The government should seek the help of the defence forces and ex-servicemen in running banks whenever there are strikes by their staff and unions. No citizen has the right to paralyse an essential service and cause great inconvenience to all. It was shocking to read that the two-day bank strike has resulted in about 10 crore cheques worth over Rs.50,000 crore lying uncleared. Banks exists for customers, courts exist for clients, and hospitals for patients. Those working in such essential establishments must remember this.

P.S. Subbaraman,

Tuticorin

Over 10 lakh bank employees have caused great inconvenience to crores of customers. Do many of the employees even know why they are on strike? Their unions need to seriously think about the effect of such “strikes”, and their members need to question their union leaders and their increasingly disruptive actions.

S. Srinivas,

Visakhapatnam

It would be overly simplistic to blame banks and ignore the structural issues in the economy. A typical public sector banker in India is a compliant and conservative professional shaped by decades of strong regulation by the Reserve Bank of India. Public sector lenders rarely speak up. They are easy targets in a blame game for a high level of NPAs. High levels of bad debt in the banking system point to the state of economic governance. The bank regulator’s long silence on PSB reforms needs to be addressed.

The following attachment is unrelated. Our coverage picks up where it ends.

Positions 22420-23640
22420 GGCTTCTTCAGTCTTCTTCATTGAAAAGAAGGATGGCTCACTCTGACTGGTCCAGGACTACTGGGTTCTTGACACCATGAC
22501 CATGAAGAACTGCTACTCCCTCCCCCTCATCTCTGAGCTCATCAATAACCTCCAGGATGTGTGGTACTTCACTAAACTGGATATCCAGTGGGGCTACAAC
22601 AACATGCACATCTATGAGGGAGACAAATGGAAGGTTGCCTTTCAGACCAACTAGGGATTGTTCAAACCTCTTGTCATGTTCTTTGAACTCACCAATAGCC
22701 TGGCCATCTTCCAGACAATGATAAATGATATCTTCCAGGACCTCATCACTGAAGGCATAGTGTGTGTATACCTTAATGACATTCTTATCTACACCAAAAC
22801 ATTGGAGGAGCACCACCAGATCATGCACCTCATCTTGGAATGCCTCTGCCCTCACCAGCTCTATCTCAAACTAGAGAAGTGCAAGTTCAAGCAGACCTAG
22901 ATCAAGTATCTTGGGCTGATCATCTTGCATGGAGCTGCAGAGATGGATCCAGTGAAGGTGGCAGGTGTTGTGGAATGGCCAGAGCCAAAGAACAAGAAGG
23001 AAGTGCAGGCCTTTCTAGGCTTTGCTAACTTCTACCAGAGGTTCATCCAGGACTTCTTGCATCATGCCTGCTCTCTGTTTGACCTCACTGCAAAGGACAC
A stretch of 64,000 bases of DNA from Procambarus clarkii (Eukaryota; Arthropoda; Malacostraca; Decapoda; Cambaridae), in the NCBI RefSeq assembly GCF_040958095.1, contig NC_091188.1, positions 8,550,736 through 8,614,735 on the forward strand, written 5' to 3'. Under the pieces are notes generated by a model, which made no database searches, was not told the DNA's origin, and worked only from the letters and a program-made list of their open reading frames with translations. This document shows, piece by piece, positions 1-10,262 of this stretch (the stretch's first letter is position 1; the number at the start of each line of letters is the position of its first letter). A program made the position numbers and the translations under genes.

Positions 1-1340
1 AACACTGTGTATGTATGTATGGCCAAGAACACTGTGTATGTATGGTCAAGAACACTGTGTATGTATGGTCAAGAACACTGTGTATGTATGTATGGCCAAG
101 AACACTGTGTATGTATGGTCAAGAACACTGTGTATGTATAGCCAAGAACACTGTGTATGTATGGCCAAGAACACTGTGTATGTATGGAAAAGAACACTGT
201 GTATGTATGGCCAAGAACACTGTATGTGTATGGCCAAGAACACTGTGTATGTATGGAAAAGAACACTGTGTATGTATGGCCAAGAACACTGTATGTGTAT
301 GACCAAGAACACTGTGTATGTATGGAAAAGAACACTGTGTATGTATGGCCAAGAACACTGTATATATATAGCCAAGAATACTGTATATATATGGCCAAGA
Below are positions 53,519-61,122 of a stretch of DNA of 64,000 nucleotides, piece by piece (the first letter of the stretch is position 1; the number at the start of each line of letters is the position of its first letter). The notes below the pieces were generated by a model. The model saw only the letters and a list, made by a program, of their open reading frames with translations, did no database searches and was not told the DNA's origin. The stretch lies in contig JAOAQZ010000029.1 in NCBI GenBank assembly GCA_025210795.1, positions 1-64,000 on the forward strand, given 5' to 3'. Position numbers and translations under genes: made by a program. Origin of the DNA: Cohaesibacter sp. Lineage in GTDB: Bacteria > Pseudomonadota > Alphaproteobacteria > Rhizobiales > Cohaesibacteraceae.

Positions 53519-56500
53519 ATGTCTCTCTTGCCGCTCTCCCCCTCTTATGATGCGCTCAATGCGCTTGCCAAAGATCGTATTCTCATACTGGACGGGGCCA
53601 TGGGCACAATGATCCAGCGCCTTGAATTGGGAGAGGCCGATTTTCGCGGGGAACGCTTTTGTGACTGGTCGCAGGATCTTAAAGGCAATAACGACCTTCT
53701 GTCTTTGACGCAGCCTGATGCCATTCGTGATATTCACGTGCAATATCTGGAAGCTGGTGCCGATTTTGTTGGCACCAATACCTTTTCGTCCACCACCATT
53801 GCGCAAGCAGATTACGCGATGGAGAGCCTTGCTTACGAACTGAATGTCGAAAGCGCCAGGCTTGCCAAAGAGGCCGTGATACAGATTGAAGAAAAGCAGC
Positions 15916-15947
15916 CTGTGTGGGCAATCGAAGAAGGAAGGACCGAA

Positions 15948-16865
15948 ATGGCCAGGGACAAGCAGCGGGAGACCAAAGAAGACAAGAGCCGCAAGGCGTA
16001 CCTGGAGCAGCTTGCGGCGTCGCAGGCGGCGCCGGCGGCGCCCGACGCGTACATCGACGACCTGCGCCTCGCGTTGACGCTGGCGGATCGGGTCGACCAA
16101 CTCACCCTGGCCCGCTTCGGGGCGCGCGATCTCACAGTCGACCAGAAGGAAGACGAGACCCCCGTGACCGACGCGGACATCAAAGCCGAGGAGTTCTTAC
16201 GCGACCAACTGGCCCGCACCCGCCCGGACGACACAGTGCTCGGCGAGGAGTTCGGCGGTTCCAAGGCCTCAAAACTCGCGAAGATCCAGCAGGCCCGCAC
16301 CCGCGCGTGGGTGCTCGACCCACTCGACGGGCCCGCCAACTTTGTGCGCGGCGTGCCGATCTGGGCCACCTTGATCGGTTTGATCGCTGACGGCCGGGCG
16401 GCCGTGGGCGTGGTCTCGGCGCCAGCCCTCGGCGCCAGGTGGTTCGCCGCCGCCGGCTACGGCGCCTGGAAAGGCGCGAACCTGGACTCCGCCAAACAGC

A.S. Farida,

Chennai

The strike does not augur well for a developing country like ours which is struggling to overcome a plethora of problems in various sectors. However, if the demands of the employees are genuine, the government is duty-bound to redress them without further loss of time.

V. Johan Dhanakumar,

Chennai

Between 2007 and 2012, the business mix of banks has trebled. Thousands of branches have been opened. The total strength of employees has come down while five lakh bank jobs have to be filled in the next few years due to retirement. More than half the amount of profit generated by banks goes toward the provisioning of NPAs, most of which are due to advances made to big corporate houses — some of which are to be given licences to open their own banks. This is a move the unions rightfully oppose.

Nationalised banks are the backbone of the economy and no true Indian would like them to be privatised. Citizens may have been inconvenienced by the strike, but it is the vigilance of the unions that saved the banking industry from the great collapse of 2008.

G.B. Sivanandam,

Coimbatore

As a banker, I would like to state the facts. We provide services to a range of clientele, but when it comes to our genuine demands, we are not heard out. We work beyond banking hours, and in highly a risk-prone industry like ours, where a mistake can lead to the loss of crores of rupees, it is important what we are looked after reasonably well. We are paid a salary far below that which is offered to other Central and State government employees. Our demands are just, and all we are asking for is respectable pay.

Amanvir Singh Tiwana,

Malout, Punjab

Keywords: Bank strike

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